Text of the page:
VHMS deposits can form in a variety of submarine volcanic settings, but Phanerozoic zinc-rich deposits typically form during extensional phases along convergent plate margins, and some systems may be transitional with SHMS in rift or back-arc settings (Franklin et al., 2005; Huston et al., 2010). Intrusive-related deposits, including CRD, skarn, and epithermal types, are typically associated with calc-alkaline magmatic arcs on convergent plate margins, preceding or accompanying collisional events. Although skarn and CRD zinc-lead deposits may be associated with porphyry copper deposits (e.g., Bingham district, Babcock et al., 1995; Meinert et al., 2005), some large CRD districts and deposits have no spatial association with porphyry copper belts (Megaw et al., 1988).
Economically important deposits of all of the above styles occur in the Tethyan belt (Fig. 2) and can be related to evolution of the Tethyan tectonic cycle. MVT systems formed during Cenozoic compression and collision are the most widely developed. Few large VHMS deposits are known, and SHMS deposits are also not well represented. Significant intrusive-related deposits occur within arc belts, such as those that formed during postcollisional extension in the Balkans. Some carbonate- and volcanic rock-hosted systems are hybrid, with evidence for a basinal brine origin but with significant magmatic influence on hydrothermal systems as fluid source or heat engines. Nonsulfide zinc deposits formed by supergene modification of hypogene deposits provide a small but significant contribution to the zinc endowment.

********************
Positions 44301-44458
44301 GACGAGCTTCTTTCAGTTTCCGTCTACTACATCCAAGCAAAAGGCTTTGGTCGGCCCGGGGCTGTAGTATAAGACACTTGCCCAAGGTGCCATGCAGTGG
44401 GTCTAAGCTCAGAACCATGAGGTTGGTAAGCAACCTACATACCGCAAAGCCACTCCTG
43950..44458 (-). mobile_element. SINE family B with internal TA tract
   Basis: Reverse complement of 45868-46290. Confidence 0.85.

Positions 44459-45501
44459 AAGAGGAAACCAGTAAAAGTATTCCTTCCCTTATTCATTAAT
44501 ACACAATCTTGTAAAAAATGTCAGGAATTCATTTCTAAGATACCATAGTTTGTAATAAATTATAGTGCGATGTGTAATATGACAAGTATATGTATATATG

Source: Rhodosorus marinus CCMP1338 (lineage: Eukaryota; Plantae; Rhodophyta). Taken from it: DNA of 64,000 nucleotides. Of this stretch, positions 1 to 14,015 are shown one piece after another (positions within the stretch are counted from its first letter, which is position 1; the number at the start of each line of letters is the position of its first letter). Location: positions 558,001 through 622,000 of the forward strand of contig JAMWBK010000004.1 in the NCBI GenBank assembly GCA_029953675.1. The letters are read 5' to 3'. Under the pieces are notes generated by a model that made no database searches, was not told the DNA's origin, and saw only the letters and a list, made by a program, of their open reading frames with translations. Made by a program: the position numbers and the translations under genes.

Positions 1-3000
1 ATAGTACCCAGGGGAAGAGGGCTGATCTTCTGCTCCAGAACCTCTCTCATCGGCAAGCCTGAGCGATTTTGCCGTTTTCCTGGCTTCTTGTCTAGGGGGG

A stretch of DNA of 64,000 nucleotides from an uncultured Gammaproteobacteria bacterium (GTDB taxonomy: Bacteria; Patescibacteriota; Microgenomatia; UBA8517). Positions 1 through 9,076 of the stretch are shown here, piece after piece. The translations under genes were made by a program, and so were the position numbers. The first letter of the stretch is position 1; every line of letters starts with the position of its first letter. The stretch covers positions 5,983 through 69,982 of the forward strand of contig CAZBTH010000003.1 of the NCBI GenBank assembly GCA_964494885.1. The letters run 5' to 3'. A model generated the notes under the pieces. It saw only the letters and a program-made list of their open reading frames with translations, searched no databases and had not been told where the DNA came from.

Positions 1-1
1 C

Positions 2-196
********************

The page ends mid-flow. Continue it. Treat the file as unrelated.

Tethyan tectonic overview
Most recent plate tectonic reconstructions propose similar key elements of Tethyan evolution (e.g., Şengör, 1984; Ziegler, 1988; Metcalfe, 1999, 2002; Stampfli and Borel, 2002; von Raumer et al., 2003). Tethys is considered as the ocean that developed on the northern margin of Gondwana in the early Paleozoic, persisted on the eastern side of Pangea in the late Paleozoic, extended westward by rifting break-up of Pangea in the Mesozoic, and was finally closed in the Cenozoic (Fig. 3). This history encompasses two main phases. Paleotethys originated with Gondwana break-up in the early Paleozoic and concluded with collision of the Cimmerian terranes with Asia in the early Mesozoic. Neotethys developed between the Cimmerian terranes and Gondwana in the latest Paleozoic, extending westward through rifting of Pangea in the Mesozoic, and culminated with collision of Africa, Arabia, and India, with Europe and Asia in the Cenozoic.